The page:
8

I'd like to create some flow maps like the ones shown in Underdark's post: https://anitagraser.com/2016/12/18/details-of-good-flow-maps/

I have a set of location points, say 50, and I'd like to create one "all points to one" map for each point, thus 50 maps in this example. And another set of "one point to all" map for each point, so 50 maps more.

Instead of creating all the extra line layers, I'd like to accomplish this using a combination of Atlas and Geometry generator symbols in QGIS.

However, I'm not finding many examples to see how or if I can do it.

So, is there a site where I can find an exhaustive set of examples of QGIS geometry generator?

This is a clip of the filtered output showing just the top 10 lines from each point. I created all the lines from a csv with the point coordinates using a WKT. Arrows and point symbols are created with the geometry generator. The rest is controlled by Atlas.

enter image description here

8

There is no such site so far. The feature is rather new and usage examples are only starting to emerge now.

For your specific use case, I'd still recommend to create a line layer with all connections. You can then filter this layer using Atlas and don't need to worry about anything else.

  • 1
    Thank you Anita. If you say so, then I better save my time and drop it. I'll go for the line creation then. You know, you could cover this in a next book ;) – Albert Dec 21 '16 at 7:47
6

This is possible using a different 'geometry generator' to the one that you originally intended I suspect, You can avoid having to generate the all connections line layer by using a virtual layer:

Some points:

sample points

Add a virtual layer using the following SQL - the JOIN matches every point to every other, and the line geometry is generated using the Spatialite MakeLine function:

SELECT s.id 'ID1', c.id 'ID2' , MakeLine(s.geometry,c.geometry) 'geometry'
  FROM SamplePoints AS s JOIN SamplePoints AS c 
  WHERE s.id <> c.id

The result:

Points with connecting lines

This virtual table could then be filtered dynamically using the Atlas functionality.

Dynamically generating curved lines would be trickier, but should still be possible. Curving them in a cartographically appropriate way (considering the distribution of the other lines) is probably beyond what can be achieved with virtual layers.

Update:

With a little tinkering and a lot of reference to the Spatialite function list I have generated curved lines:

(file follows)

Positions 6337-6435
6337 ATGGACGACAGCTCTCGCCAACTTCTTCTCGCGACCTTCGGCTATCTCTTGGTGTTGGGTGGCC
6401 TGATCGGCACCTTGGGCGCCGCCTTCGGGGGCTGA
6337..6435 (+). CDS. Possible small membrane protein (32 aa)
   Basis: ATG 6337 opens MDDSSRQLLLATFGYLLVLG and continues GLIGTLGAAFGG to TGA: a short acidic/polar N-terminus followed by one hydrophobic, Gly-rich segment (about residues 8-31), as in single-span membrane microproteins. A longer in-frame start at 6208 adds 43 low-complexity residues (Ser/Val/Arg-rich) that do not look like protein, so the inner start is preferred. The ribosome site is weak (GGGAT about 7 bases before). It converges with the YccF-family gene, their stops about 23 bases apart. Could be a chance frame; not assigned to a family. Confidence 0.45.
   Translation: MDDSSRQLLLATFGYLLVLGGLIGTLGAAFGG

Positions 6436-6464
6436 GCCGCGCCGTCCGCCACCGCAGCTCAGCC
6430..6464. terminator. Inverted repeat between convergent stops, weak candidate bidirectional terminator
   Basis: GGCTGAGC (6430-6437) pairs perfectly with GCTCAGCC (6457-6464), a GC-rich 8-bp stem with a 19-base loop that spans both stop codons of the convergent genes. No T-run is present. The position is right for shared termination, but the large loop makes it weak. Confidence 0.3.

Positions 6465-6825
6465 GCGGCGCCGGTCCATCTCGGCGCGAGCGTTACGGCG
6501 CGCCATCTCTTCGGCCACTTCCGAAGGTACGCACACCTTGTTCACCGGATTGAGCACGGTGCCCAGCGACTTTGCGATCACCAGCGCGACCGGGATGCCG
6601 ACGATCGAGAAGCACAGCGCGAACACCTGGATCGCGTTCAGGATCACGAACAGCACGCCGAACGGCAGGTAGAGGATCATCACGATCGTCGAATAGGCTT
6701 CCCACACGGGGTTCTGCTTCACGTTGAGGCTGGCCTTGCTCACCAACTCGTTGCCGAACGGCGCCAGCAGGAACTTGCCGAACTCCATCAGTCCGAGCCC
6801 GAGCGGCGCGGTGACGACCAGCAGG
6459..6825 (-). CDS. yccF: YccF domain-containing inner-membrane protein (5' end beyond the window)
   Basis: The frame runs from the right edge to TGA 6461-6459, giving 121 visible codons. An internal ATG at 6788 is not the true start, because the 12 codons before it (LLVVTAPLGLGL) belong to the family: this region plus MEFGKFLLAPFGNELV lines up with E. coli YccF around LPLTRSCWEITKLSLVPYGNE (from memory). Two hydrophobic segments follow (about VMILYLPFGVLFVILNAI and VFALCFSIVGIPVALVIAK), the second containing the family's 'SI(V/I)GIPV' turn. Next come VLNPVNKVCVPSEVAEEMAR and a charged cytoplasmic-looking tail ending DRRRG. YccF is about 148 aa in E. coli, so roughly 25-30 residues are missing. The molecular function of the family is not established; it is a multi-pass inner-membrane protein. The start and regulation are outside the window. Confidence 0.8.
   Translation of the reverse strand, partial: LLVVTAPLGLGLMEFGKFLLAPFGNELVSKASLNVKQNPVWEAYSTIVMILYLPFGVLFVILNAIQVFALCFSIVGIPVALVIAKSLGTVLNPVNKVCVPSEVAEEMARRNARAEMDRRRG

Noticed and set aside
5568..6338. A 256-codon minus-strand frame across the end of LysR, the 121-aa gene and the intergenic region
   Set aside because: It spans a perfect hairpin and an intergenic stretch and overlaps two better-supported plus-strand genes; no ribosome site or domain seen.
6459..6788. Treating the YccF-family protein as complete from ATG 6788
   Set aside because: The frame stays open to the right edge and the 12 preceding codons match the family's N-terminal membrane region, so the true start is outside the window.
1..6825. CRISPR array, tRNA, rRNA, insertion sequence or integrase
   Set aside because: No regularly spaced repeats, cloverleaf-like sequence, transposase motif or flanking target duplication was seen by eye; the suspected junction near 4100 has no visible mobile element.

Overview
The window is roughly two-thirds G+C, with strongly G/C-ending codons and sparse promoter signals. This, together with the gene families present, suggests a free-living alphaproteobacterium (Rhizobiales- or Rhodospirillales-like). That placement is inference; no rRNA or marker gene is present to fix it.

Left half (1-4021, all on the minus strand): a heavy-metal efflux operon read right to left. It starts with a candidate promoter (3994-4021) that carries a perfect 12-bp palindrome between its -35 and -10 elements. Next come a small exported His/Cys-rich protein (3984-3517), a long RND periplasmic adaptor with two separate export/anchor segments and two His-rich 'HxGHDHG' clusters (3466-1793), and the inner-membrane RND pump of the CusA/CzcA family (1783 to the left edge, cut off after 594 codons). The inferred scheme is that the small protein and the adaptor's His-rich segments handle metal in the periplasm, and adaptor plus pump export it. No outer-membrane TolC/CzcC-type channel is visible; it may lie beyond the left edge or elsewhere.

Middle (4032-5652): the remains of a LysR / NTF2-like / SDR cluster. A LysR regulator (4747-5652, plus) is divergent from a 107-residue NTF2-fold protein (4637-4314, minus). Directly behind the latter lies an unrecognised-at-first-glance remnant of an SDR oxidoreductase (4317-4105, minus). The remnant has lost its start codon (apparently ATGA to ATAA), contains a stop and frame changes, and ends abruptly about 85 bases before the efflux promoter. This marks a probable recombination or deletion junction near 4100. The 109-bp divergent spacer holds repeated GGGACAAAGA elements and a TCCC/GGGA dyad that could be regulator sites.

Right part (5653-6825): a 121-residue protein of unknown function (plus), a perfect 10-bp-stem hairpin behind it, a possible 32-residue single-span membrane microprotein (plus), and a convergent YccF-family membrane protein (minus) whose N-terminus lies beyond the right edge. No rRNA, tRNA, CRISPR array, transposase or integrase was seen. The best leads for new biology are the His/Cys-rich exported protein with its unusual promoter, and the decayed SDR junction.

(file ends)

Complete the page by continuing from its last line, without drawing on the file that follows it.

Points with curved connecting lines

The virtual layer SQL for this is below. Note that all permutations are shown, and reversing the order of the start and end location generates the complementary curve.

SELECT s.id 'ID1', c.id 'ID2' , 
MakeArc(
    X(Project(MakePoint((X(s.geometry)+X(c.geometry))/2,(Y(s.geometry)+Y(c.geometry))/2),distance(s.geometry,c.geometry),Azimuth(s.geometry,c.geometry) - PI()/2)),
    Y(Project(MakePoint((X(s.geometry)+X(c.geometry))/2,(Y(s.geometry)+Y(c.geometry))/2),distance(s.geometry,c.geometry),Azimuth(s.geometry,c.geometry) - PI()/2)),
    distance(s.geometry,c.geometry) * 1.1180339887,
    90 - azimuth(Project(MakePoint((X(s.geometry)+X(c.geometry))/2,(Y(s.geometry)+Y(c.geometry))/2),distance(s.geometry,c.geometry),Azimuth(s.geometry,c.geometry) - PI()/2),s.geometry) * (180/PI()),
    90 - azimuth(Project(MakePoint((X(s.geometry)+X(c.geometry))/2,(Y(s.geometry)+Y(c.geometry))/2),distance(s.geometry,c.geometry),Azimuth(s.geometry,c.geometry) - PI()/2),c.geometry) * (180/PI()),
    27700,
    2) 'geom' /*line:27700*/
  FROM SamplePoints AS s JOIN SamplePoints AS c 
  WHERE s.id <> c.id
  • Thank you Andy, I'll give this a try next time. At the end I created all the lines, it was quite easy using a WKT from a CSV with the coordinates. Curved arrows are much trickier as you say, but the straight lines are enough for my case, since I filter them (I have more than 45k lines) and just show the top 10 flow lines for each point. I'll edit the question and add a screen. In any case, thanx for the tip! – Albert Jan 4 '17 at 7:42
  • That's a really nice way to create curved lines. Nice, Andy!! Nevertheless, the example I added is a bit of an excuse. I find myself in many other examples where I could use this "Geometry generator manual" I'm asking for. I hope @underdark or any of the QGIS team members can find the time to adress this, I think the combination between variables, geometry generator and atlas is one of the strong points in QGIS (Vs ArcGIS) right now but there is not much information about it. – Albert Jan 12 '17 at 12:36

Your Answer

By clicking “Post Your Answer”, you agree to our terms of service, privacy policy and cookie policy

Not the answer you're looking for? Browse other questions tagged or ask your own question.